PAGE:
http://www.marvelousdesigner.com/Marvelous/Plugin.aspx

  • JaguarEllaJaguarElla Posts: 10,710
    edited December 1969

    ask PhilW if you are not on his ignore list! %-P

  • JoeMamma2000JoeMamma2000 Posts: 2,589
    edited July 2012

    Thanks. Really, mdd isn't high on my priority list. I'm just trying to get a feel for doing basic, single frame draping.


    And yeah, I'm probably on everyone's ignore list, which is why I'm talking to myself in this thread. :)


    Anyway, I've put a posed, morphed, OBJ based V4 into MD, did a very quick pattern of a skirt (just a simple front and back polgon that I sewed together), and it's VERY nice. If nothing else, this process gives you a relatively pain-free way of designing clothing that fits well, and then you can bring it back into Bullet for a more realistic draping.


    What I love about MD is that it attempts to do a "shrink fit" with whatever pattern you provide, so, unlike Bullet which just drapes, this gives you the fitting part that otherwise would have to be done with directional forces and stuff in Bullet to make clothes conform to the body shape.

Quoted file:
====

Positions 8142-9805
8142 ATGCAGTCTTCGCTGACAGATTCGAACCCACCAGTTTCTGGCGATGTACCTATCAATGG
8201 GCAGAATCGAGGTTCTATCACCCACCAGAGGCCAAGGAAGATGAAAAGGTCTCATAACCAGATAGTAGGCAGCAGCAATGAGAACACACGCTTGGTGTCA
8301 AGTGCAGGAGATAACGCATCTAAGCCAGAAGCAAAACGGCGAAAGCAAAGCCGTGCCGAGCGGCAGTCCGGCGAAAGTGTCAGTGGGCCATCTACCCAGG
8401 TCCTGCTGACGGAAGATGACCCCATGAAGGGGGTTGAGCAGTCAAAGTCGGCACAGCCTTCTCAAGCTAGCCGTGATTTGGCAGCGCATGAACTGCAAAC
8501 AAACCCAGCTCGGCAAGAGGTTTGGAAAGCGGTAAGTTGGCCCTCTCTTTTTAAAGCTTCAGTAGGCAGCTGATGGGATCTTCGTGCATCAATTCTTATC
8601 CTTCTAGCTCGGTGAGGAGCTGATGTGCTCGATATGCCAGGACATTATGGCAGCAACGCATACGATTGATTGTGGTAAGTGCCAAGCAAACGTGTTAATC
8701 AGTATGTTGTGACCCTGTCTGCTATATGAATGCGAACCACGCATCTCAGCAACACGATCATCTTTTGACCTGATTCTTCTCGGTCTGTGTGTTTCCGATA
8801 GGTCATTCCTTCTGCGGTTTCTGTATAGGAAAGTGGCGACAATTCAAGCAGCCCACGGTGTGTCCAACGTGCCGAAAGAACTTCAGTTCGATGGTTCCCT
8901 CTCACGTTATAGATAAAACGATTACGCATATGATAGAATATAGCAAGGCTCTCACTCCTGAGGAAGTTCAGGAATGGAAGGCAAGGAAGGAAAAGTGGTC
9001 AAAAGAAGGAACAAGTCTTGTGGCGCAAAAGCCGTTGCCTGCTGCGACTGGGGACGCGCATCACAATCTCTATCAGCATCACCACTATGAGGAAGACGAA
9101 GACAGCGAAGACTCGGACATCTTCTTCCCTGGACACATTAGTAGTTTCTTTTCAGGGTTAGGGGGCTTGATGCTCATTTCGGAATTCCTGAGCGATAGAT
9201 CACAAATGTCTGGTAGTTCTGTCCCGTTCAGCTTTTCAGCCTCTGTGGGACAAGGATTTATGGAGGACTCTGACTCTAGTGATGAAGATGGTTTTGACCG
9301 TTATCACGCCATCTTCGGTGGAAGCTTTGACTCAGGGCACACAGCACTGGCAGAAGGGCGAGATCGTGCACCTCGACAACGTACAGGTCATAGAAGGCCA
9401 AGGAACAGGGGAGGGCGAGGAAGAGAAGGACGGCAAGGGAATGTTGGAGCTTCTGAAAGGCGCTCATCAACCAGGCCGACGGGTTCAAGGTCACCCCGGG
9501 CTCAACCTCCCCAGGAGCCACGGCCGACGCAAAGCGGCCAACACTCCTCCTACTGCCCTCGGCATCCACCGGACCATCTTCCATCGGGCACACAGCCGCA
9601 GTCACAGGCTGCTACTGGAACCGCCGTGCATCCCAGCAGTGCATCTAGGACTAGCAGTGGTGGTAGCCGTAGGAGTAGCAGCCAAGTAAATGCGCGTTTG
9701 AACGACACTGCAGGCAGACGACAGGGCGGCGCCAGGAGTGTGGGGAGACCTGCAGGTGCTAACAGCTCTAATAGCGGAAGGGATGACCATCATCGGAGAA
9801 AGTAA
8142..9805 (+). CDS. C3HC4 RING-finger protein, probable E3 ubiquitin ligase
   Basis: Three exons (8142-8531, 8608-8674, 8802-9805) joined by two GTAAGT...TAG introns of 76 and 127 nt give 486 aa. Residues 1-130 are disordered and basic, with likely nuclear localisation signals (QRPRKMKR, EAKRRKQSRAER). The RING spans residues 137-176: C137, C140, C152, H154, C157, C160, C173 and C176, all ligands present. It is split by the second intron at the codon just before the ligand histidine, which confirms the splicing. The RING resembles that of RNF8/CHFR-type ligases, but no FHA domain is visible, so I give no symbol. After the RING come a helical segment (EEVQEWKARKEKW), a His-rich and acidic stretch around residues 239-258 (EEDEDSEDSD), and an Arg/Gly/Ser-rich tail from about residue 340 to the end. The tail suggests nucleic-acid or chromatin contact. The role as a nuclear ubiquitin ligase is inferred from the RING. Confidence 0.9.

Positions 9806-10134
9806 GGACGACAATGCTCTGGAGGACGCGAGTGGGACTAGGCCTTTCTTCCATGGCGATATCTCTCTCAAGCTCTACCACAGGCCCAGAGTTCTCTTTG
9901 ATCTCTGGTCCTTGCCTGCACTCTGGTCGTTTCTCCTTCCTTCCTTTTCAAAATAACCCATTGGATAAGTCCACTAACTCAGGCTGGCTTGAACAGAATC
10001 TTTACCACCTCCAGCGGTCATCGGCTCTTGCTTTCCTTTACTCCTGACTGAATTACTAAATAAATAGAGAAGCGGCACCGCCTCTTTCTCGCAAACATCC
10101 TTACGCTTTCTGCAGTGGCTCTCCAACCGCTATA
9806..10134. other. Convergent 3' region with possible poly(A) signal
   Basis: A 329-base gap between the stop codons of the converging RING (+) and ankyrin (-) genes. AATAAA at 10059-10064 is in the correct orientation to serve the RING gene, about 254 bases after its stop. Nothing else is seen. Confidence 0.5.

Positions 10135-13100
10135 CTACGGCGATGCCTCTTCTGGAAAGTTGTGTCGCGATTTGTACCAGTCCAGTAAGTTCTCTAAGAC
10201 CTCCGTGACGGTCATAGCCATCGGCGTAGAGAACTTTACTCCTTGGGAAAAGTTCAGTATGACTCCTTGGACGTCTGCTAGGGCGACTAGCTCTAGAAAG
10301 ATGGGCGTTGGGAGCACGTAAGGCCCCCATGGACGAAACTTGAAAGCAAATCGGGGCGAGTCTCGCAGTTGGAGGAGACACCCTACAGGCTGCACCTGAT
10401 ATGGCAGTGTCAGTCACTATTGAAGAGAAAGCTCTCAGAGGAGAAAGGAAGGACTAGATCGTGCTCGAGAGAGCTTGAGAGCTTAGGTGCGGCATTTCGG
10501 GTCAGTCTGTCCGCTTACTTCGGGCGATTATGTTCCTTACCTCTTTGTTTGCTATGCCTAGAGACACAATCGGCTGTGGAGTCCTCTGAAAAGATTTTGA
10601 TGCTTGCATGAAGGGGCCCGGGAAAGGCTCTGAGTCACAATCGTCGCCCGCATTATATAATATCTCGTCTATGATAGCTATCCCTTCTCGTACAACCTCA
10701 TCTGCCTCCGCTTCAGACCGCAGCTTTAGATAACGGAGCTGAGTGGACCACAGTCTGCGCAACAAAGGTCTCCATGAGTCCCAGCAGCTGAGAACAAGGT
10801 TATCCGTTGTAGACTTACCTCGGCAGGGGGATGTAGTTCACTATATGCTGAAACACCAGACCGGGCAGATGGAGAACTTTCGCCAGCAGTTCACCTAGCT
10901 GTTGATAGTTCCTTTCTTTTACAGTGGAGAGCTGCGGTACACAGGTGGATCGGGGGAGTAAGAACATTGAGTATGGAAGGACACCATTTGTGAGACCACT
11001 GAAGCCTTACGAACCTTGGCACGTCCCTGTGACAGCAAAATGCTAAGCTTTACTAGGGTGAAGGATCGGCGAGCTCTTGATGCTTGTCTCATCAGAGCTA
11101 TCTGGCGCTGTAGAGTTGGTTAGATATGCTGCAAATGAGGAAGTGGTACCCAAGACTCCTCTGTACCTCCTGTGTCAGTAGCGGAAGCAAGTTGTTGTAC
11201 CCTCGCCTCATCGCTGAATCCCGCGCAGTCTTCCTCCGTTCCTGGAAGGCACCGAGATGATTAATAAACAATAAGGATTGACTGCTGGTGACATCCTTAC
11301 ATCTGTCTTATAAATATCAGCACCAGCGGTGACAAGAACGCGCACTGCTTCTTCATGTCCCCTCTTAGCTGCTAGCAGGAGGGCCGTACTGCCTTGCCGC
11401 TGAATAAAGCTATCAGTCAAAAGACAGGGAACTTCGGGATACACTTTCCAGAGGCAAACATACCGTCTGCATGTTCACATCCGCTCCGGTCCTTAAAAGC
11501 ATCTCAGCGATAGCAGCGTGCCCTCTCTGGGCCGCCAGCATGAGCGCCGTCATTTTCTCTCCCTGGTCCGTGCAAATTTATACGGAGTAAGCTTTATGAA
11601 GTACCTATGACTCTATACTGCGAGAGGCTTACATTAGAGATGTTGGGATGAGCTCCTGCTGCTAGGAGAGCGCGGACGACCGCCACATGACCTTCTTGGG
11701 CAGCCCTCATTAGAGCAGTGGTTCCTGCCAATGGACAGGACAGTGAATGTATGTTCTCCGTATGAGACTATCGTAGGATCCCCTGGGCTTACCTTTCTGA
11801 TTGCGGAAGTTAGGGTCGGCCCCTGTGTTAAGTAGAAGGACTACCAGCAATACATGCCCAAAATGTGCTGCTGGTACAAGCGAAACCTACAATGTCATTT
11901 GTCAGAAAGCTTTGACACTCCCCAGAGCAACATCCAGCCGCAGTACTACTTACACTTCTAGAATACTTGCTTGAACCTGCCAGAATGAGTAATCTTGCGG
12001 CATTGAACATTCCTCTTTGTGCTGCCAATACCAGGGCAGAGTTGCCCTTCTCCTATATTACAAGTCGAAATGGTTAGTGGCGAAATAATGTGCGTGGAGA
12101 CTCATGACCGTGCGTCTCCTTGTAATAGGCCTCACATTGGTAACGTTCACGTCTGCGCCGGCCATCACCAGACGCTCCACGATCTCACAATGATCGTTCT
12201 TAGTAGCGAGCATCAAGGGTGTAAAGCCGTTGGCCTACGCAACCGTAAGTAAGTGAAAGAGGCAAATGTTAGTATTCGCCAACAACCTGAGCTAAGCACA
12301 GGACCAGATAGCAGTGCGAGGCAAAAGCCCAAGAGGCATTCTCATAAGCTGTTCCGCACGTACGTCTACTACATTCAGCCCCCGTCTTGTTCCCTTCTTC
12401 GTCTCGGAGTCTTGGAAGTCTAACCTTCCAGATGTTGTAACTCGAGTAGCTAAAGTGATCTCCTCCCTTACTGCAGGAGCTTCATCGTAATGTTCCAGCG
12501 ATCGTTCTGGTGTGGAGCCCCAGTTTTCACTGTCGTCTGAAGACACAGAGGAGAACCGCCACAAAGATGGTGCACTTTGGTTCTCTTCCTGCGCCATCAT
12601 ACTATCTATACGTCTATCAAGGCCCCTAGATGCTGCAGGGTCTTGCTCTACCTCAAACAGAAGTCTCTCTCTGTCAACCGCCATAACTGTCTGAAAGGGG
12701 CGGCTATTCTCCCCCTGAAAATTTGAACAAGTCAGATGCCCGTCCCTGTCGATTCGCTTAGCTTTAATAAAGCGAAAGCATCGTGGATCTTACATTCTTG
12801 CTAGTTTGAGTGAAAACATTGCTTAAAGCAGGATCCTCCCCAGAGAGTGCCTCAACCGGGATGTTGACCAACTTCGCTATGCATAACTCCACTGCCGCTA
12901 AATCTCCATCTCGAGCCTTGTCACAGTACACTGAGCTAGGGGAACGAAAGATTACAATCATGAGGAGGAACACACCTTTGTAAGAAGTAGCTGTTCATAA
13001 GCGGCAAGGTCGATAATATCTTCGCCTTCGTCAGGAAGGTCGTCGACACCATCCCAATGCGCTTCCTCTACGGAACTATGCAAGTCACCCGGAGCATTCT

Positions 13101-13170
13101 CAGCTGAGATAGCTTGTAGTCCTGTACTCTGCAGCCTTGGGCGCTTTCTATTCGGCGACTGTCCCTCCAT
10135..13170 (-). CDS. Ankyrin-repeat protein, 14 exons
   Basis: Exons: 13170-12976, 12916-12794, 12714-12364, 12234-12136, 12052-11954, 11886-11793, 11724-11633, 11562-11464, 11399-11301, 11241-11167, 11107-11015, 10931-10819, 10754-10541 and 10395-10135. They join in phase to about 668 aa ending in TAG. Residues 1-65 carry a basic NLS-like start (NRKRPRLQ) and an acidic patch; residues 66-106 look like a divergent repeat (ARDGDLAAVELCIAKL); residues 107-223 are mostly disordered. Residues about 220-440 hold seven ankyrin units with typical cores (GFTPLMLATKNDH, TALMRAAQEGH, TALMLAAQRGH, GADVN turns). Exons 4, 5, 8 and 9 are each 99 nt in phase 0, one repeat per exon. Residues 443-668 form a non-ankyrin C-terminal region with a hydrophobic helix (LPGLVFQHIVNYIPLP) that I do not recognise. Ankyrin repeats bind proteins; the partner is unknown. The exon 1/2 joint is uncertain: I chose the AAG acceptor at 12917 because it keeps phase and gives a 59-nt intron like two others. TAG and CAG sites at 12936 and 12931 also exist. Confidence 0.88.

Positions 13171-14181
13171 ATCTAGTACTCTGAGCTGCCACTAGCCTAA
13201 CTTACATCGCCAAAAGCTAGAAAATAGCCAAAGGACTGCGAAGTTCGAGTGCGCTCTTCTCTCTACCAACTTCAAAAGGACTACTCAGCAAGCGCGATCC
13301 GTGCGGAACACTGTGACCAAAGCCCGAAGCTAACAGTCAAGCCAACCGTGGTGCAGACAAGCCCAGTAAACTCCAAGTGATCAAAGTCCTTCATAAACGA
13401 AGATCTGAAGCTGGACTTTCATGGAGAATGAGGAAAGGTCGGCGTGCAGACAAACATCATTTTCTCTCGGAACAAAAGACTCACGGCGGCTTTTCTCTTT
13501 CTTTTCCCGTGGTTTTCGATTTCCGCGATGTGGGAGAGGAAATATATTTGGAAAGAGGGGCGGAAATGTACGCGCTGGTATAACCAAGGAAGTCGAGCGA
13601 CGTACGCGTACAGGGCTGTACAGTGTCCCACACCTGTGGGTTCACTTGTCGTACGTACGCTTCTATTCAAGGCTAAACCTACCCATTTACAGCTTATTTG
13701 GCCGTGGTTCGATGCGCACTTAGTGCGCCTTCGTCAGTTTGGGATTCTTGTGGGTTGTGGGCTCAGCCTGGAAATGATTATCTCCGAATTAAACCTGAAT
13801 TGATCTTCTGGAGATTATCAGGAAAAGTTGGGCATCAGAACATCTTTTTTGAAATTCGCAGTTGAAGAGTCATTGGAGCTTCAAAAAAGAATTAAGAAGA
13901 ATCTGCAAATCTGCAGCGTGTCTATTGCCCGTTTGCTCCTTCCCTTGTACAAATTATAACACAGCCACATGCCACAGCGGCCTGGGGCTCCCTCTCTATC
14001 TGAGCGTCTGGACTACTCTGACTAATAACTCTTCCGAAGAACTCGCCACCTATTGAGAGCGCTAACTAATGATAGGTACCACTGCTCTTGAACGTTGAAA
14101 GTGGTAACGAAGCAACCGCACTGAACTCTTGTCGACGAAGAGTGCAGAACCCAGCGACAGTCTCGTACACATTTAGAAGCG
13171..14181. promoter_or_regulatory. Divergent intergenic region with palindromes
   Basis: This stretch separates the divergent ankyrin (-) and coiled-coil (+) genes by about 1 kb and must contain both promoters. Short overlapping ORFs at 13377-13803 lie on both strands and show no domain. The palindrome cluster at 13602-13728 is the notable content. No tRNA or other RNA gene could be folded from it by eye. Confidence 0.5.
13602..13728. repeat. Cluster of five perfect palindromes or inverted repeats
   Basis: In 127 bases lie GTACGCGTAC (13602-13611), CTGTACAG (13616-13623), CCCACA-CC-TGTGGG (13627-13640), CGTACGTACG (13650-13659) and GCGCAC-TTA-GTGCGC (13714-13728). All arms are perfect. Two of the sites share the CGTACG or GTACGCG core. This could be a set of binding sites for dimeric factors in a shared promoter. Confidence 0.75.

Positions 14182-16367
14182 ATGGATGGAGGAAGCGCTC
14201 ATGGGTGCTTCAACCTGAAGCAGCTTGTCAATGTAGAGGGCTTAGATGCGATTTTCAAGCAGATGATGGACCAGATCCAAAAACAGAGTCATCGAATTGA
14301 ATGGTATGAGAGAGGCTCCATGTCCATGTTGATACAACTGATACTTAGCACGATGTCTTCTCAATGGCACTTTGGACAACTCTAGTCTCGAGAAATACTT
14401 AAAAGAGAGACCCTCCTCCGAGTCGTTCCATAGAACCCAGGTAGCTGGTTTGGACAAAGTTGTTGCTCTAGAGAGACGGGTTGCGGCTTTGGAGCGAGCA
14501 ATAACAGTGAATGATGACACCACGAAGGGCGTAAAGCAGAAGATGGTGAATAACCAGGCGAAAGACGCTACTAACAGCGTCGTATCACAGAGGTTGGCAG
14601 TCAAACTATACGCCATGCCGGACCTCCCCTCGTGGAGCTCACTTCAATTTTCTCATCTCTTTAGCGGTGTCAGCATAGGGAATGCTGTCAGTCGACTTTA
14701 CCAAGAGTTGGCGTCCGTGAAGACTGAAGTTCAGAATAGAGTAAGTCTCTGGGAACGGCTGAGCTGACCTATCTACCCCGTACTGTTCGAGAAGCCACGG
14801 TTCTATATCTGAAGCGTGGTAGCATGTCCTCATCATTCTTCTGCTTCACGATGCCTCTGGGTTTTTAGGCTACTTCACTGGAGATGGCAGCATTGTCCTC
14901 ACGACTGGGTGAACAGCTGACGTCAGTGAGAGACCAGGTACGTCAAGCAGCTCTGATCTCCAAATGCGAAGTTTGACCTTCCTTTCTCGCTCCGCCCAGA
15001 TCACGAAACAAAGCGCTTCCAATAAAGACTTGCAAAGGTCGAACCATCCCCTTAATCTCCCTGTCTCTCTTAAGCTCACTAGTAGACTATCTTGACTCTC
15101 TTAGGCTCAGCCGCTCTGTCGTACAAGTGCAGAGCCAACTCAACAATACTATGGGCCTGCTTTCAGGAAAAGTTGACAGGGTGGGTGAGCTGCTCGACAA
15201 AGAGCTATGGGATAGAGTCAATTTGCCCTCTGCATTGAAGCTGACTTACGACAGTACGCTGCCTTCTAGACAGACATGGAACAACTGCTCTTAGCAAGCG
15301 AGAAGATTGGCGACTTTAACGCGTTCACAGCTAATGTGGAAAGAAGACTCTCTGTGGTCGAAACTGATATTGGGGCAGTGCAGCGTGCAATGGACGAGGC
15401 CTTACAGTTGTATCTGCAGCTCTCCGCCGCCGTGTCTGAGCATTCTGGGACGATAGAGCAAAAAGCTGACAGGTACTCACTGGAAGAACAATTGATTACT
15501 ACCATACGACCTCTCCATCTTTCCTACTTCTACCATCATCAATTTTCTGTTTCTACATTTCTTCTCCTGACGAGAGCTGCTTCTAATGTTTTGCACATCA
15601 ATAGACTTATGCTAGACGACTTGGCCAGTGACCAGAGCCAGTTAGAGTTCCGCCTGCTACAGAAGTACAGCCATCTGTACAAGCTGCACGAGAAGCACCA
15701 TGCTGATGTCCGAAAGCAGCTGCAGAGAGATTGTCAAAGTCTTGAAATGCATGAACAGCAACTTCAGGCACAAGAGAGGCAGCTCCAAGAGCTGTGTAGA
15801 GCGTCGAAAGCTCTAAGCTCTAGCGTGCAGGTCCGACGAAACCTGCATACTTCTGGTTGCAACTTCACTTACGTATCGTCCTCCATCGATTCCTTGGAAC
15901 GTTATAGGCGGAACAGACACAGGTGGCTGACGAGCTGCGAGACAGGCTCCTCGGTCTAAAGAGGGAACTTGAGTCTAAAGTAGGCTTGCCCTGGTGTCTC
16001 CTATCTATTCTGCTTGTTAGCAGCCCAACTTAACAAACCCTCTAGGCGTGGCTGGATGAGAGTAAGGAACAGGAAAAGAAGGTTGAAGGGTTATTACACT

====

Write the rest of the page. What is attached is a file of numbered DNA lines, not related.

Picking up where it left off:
This image is a simple skirt I made and draped in MD, then brought back to Carrara for rendering. The placement of the skirt OBJ got a little jacked up in the process, so it's off a bit. Next step is to tesselate a bunch of times and drape it with Bullet if I want it a bit cleaner.


    The downside of the mesh you get out of MD is that its not rectangular polys, so working on it with tools like Looping becomes impossible. And the mesh is very sparse, though there may be a setting to help that. But once you get a feel for the basic pattern making process, which is VERY straightforward, you can put together fairly complicated clothes very quickly.